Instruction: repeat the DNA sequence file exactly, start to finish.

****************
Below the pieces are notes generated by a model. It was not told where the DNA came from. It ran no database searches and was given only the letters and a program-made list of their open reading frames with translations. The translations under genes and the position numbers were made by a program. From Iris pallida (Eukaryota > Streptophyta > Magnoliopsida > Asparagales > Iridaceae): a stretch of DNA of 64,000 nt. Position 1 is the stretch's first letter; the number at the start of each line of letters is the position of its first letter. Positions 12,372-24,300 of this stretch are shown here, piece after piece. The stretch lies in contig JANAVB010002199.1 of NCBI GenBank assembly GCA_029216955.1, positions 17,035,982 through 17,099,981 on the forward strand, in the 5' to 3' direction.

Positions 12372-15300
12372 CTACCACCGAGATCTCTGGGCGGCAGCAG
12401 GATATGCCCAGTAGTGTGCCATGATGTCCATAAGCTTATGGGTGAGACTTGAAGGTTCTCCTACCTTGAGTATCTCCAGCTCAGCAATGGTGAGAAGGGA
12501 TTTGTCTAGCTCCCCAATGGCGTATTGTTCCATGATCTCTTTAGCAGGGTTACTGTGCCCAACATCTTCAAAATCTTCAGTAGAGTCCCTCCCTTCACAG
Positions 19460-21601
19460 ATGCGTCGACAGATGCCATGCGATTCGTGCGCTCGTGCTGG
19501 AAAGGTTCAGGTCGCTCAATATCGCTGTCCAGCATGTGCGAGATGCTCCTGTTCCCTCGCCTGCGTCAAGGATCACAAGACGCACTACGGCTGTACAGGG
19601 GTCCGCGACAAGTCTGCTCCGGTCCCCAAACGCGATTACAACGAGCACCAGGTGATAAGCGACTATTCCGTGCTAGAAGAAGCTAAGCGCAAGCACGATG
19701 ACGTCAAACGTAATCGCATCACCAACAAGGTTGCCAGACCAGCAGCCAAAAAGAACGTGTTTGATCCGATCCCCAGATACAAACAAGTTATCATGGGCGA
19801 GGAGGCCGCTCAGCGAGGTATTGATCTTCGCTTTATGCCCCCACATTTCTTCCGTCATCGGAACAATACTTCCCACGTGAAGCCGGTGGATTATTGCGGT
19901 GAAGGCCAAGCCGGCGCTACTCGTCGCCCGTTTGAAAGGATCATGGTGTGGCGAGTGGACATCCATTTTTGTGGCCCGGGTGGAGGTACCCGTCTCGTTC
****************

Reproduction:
Below the pieces are notes generated by a model. It was not told where the DNA came from. It ran no database searches and was given only the letters and a program-made list of their open reading frames with translations. The translations under genes and the position numbers were made by a program. From Iris pallida (Eukaryota > Streptophyta > Magnoliopsida > Asparagales > Iridaceae): a stretch of DNA of 64,000 nt. Position 1 is the stretch's first letter; the number at the start of each line of letters is the position of its first letter. Positions 12,372-24,300 of this stretch are shown here, piece after piece. The stretch lies in contig JANAVB010002199.1 of NCBI GenBank assembly GCA_029216955.1, positions 17,035,982 through 17,099,981 on the forward strand, in the 5' to 3' direction.

Positions 12372-15300
12372 CTACCACCGAGATCTCTGGGCGGCAGCAG
12401 GATATGCCCAGTAGTGTGCCATGATGTCCATAAGCTTATGGGTGAGACTTGAAGGTTCTCCTACCTTGAGTATCTCCAGCTCAGCAATGGTGAGAAGGGA
12501 TTTGTCTAGCTCCCCAATGGCGTATTGTTCCATGATCTCTTTAGCAGGGTTACTGTGCCCAACATCTTCAAAATCTTCAGTAGAGTCCCTCCCTTCACAG
Positions 19460-21601
19460 ATGCGTCGACAGATGCCATGCGATTCGTGCGCTCGTGCTGG
19501 AAAGGTTCAGGTCGCTCAATATCGCTGTCCAGCATGTGCGAGATGCTCCTGTTCCCTCGCCTGCGTCAAGGATCACAAGACGCACTACGGCTGTACAGGG
19601 GTCCGCGACAAGTCTGCTCCGGTCCCCAAACGCGATTACAACGAGCACCAGGTGATAAGCGACTATTCCGTGCTAGAAGAAGCTAAGCGCAAGCACGATG
19701 ACGTCAAACGTAATCGCATCACCAACAAGGTTGCCAGACCAGCAGCCAAAAAGAACGTGTTTGATCCGATCCCCAGATACAAACAAGTTATCATGGGCGA
19801 GGAGGCCGCTCAGCGAGGTATTGATCTTCGCTTTATGCCCCCACATTTCTTCCGTCATCGGAACAATACTTCCCACGTGAAGCCGGTGGATTATTGCGGT
19901 GAAGGCCAAGCCGGCGCTACTCGTCGCCCGTTTGAAAGGATCATGGTGTGGCGAGTGGACATCCATTTTTGTGGCCCGGGTGGAGGTACCCGTCTCGTTC